Trumping slump in reality TV

Trumping slump in reality TV, by Michael Idato - 12th April 2004
(Credit: The Sydney Morning Herald)

There is no doubt 2004 will be remembered as the year reality TV faltered. But the failure of The Resort, and the poor performances of HotHouse, My Restaurant Rules and Popstars [Live] are not likely to bury the genre anytime soon.

Later this month Nine's The Block returns for its second season, and will be soon followed by a new American series The Apprentice, in which 16 aspiring suits compete under the supervision of tycoon Donald Trump. Both are widely anticipated to be among the strongest performing shows of the ratings year. And the strong market buzz for the fourth Big Brother and the second Australian Idol, coming soon on Ten, mean most level heads in the industry have refrained from writing an epitaph for reality TV too quickly.

In fact, with the benefit of hindsight, the poor dividends for this genre in early 2004 may only be a hiccup caused by the launch of too many shows, invariably perceived as clones or hybrids, something Australian audiences have shown a low tolerance for.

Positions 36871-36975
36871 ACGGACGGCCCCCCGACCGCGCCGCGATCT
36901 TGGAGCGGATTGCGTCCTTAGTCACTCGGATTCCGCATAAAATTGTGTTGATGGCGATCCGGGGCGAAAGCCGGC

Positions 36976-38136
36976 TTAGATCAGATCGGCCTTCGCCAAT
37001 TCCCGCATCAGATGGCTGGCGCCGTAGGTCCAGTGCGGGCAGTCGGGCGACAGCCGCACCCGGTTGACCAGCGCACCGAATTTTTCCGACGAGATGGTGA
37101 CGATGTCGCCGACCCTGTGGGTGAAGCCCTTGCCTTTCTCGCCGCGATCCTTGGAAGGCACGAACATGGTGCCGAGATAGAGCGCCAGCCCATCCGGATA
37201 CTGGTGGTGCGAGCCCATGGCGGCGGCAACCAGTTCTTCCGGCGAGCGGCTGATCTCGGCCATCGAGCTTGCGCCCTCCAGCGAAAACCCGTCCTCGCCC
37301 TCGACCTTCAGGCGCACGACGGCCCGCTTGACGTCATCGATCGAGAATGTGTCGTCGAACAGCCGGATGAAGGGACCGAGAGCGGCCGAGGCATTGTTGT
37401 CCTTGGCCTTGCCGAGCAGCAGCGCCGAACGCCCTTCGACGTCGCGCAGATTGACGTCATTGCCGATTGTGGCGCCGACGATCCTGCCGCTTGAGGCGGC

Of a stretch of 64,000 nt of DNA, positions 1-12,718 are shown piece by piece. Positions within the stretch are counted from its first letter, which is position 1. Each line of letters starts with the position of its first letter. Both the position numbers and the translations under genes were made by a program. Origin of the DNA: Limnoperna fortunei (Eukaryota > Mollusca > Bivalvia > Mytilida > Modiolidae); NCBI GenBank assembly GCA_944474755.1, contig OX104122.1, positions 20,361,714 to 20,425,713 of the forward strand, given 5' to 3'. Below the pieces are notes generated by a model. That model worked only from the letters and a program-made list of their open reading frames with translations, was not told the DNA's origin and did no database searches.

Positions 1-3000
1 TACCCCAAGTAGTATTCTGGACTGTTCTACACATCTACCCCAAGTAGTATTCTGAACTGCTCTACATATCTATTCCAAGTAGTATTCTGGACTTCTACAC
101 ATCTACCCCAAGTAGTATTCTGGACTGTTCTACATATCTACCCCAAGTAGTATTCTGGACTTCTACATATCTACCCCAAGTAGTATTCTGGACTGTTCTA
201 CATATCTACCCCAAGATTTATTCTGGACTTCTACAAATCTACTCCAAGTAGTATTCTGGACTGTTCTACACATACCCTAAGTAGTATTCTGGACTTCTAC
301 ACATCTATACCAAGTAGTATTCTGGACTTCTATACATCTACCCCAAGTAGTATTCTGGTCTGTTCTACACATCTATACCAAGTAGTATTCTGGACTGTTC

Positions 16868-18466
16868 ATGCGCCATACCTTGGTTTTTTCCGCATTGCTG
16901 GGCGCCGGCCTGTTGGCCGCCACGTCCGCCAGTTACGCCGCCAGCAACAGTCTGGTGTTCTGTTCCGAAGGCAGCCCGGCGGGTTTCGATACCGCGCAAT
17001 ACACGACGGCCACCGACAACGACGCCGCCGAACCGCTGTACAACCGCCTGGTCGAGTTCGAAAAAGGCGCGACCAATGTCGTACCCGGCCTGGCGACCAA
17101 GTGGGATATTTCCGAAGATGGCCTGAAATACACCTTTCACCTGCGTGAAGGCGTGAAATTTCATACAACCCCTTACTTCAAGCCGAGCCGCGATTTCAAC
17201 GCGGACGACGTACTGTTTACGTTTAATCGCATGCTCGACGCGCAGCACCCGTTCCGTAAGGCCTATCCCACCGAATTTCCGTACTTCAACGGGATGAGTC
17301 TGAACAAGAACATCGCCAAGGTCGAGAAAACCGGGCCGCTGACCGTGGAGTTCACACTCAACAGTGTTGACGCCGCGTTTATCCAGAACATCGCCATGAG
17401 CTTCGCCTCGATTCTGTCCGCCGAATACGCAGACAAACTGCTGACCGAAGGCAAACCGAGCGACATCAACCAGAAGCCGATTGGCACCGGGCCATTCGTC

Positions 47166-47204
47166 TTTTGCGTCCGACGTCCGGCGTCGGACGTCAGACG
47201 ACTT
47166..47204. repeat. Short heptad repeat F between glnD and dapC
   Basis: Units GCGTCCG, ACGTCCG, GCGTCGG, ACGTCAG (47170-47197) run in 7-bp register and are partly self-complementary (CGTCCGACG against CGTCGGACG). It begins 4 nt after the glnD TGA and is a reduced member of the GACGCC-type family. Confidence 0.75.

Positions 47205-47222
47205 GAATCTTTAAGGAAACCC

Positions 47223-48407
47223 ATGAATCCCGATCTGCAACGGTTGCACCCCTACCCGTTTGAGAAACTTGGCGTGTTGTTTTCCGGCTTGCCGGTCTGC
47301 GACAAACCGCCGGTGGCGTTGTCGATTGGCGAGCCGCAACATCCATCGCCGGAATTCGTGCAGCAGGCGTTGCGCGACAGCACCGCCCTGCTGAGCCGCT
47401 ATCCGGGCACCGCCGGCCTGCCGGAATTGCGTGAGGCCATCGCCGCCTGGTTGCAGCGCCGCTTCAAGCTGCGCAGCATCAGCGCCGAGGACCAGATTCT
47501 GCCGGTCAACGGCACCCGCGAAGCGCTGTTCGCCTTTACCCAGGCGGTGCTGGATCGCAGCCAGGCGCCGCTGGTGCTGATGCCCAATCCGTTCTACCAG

The Block, Australian Idol and Big Brother are widely regarded as "safe" brands with viewers. The Apprentice , while a new show, has the imprimatur of Trump and the production expertise of Survivor creator Mark Burnett.

The Apprentice has been the runaway hit of the year in the US and last week its ratings overtook CSI: Crime Scene Investigation in the coveted 18-49 demographic. It holds universal appeal, Burnett told the Herald, because anyone can relate to applying for a job, and being fired from one.

The series received 200,000 online applications, which were culled down to 1000 face-to-face auditions from which 16 finalists were drawn. One contestant is fired by Trump each week. The winner will run a Trump company for a year.

If The Block, The Apprentice, Big Brother and Australian Idol are successful it will help repair the perception that the genre is hemorrhaging and restore audience and industry confidence, not just in reality TV, but in the programmers who have been backed into a corner, often second guessing themselves.


Official websites

NBC - The Apprentice

Fox Home Entertainment


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